• Go to Sandy Spit – If you’re not on a boat then you can rent a dinghy out at Great Harbour from the Scuba shop. Grab a drink/coconut while you prepare to inevitably wait for it to be fixed.

 

Jost Van Dyke

Anegada

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Pineapple bikini – Midori Bikinis – Top, Bottom; Crochet dress – Souvenir from Cuba.

If the BVI is already off the beaten tropical track, then lonesome Anegada, the most remote of the Virgin islands, has fallen clear off and into the ditch. Being on Anegada feels like being on another planet. The landscape is eerie and desert-like, populated by cacti and swampy-sea shrubs. The island is so flat that you’d be forgiven for missing it on the way in on the ferry – the biggest giveaway that you’re arriving is the ocean going from a deep blue to a dreamy tropical turquoise.

If you’re looking for an activity holiday then this probably won’t be it. They say that the donkeys and flamingoes outnumber the people (this is definitely not true), and there are only a handful of sun-bleached bars and restaurants. But if if you like the idea of feeling like you’ve been ship-wrecked on a desert island, and having nothing much more to do than listen to the sound of lapping waves, then this is the place for you. One of our favourite things to do was to walk along the endless deserted beaches to our favourite sleepy, pastel-coloured bar for a rum cocktail. If we were feeling lazy we’d go in our Wrangler rental with the local radio station on at full blast – having the radio on here feels strangely like a link to forgotten civilisation. It’s a cliche’ but my boyfriend and I decided that if paradise had beaches they couldn’t look much better than the idyllic beaches on Anegada. They’re even mysteriously strewn with hundreds of huge, beautiful pink Conch shells that you stumble upon everywhere. Maybe I’ve not travelled enough – is this the case anywhere else?!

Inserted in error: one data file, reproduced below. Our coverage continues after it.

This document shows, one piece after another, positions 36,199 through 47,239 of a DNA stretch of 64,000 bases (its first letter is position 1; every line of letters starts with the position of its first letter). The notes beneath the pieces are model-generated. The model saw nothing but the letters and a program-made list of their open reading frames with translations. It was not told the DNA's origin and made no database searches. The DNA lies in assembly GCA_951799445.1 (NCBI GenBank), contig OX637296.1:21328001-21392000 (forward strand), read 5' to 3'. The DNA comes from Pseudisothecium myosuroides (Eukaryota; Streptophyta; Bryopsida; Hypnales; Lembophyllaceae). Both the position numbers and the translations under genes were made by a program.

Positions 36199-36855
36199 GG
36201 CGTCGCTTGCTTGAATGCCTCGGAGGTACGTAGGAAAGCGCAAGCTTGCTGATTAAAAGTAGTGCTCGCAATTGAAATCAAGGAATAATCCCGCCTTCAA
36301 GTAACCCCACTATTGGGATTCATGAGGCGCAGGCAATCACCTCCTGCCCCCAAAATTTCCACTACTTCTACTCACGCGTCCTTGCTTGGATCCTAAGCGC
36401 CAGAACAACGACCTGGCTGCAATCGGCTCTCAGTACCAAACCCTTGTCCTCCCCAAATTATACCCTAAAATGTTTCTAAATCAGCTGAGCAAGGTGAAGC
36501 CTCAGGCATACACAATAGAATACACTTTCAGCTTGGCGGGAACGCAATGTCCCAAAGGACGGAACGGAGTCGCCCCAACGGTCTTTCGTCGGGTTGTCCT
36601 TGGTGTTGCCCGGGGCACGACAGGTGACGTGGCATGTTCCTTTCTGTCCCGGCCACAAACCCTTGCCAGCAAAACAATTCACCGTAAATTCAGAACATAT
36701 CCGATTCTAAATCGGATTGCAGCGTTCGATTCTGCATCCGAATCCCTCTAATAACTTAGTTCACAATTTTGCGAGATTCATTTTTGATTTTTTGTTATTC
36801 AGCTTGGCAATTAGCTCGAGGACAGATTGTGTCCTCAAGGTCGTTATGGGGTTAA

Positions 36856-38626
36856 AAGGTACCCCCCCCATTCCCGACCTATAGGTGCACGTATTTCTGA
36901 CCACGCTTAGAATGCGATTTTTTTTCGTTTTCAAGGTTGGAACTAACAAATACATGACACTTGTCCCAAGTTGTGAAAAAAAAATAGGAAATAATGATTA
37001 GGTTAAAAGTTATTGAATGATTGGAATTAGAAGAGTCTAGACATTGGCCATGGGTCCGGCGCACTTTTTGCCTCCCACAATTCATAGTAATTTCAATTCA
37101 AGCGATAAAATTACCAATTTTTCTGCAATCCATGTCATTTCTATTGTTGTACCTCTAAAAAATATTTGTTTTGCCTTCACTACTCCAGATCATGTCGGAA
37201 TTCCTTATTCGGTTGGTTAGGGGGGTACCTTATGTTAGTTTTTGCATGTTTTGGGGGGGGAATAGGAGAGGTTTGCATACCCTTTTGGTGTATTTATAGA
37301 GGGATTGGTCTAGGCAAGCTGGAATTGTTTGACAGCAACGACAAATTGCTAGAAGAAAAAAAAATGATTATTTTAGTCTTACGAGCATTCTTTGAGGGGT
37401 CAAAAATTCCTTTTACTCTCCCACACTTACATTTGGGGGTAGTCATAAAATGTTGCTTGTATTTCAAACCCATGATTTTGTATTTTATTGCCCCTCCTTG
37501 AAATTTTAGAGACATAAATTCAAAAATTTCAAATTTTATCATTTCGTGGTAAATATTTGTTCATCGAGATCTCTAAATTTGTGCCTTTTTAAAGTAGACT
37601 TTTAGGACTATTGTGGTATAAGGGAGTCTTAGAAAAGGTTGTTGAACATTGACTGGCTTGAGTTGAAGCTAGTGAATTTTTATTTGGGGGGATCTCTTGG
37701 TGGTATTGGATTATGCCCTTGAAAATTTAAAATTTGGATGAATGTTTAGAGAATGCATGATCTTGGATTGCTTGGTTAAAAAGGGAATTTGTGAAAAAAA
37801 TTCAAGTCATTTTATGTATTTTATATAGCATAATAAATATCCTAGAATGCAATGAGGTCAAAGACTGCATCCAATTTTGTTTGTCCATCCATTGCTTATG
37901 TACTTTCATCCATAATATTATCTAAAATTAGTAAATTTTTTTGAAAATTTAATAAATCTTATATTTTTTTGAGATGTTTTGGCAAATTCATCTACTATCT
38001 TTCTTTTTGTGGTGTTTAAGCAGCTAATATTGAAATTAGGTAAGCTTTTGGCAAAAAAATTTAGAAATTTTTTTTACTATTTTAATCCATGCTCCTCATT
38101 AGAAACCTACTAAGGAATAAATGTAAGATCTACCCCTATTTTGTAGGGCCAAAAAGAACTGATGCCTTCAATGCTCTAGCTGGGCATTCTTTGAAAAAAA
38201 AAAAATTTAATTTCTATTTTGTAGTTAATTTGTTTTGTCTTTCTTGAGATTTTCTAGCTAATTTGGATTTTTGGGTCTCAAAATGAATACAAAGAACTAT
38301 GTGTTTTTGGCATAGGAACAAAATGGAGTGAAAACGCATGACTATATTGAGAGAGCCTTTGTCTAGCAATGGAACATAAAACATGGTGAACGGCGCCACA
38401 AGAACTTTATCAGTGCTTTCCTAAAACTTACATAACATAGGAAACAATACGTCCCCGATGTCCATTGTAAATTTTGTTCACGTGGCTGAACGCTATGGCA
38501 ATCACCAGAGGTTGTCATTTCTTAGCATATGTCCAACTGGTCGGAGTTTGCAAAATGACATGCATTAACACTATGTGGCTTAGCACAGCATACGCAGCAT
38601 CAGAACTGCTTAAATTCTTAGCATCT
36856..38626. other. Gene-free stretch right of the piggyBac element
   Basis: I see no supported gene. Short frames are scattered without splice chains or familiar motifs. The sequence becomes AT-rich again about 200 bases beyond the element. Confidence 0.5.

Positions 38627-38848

The irony of travelling to such a remote place is that you end up getting to know the few tourists and locals you meet better than you probably would somewhere busier. It’s also the perfect place to go with a group of friends. The second time here we sailed over in a big group. We moored up to a bar with a pretty empty dance-floor but we soon changed that around and ended up having one of the best nights of our time out here.

Sleeping: We stayed at the Anegada Beach Club sea-front tents, which we saw on our first visit and vowed to come back and stay in. It’s not really camping as you know it – think four-poster beds with mosquito nets blowing in the breeze, deck hammocks, solar-powered showers and views overlooking a milky-blue Atlantic Ocean. Each tent even has it’s own mini path to the beach. They have paddle-boarding and snorkelling gear for in- between tanning sessions.

Eating: Anegada is famous for its lobster. They have so much of it and in most places it’s plucked straight out of  lobster traps and cooked right in front of you in converted oil-drums. We went to the Lobster Trap for my birthday meal. It has tables on a jetty decked out with fairy lights right over the water. We were the only people in the whole restaurant! If you want to visit at a busier time of year then the lobster festival is held on varying dates in November. 

Neptune’s Treasure: Famous for it’s cinnamon buns and home-made bread.  Have breakfast while watching the boats moor up on the harbour.

Anegada Beach Club: Get the coconut French toast!

Anegada

passing ships

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Bikini – Missoni very similar here. I also love this one-piece and this bikini on sale. Necklace worn as bracelet – Givenchy vintage; Hat – lying around the house; Sunglasses – Gucci. 

Location: Long Bay, Tortola

I hope this seventies revival never ends. I keep panicking that its inevitable demise is just around the corner. I’ve had this vintage Givenchy necklace forever and I feel like I can wear it with anything I buy at the moment. I thought it would go perfectly with this Missoni bikini that I managed to extort from my family as a Christmas gift. I won’t get started on Missoni or I’ll start gushing uncontrollably so suffice to say that I think their use of texture and and tactile design is the best in the industry.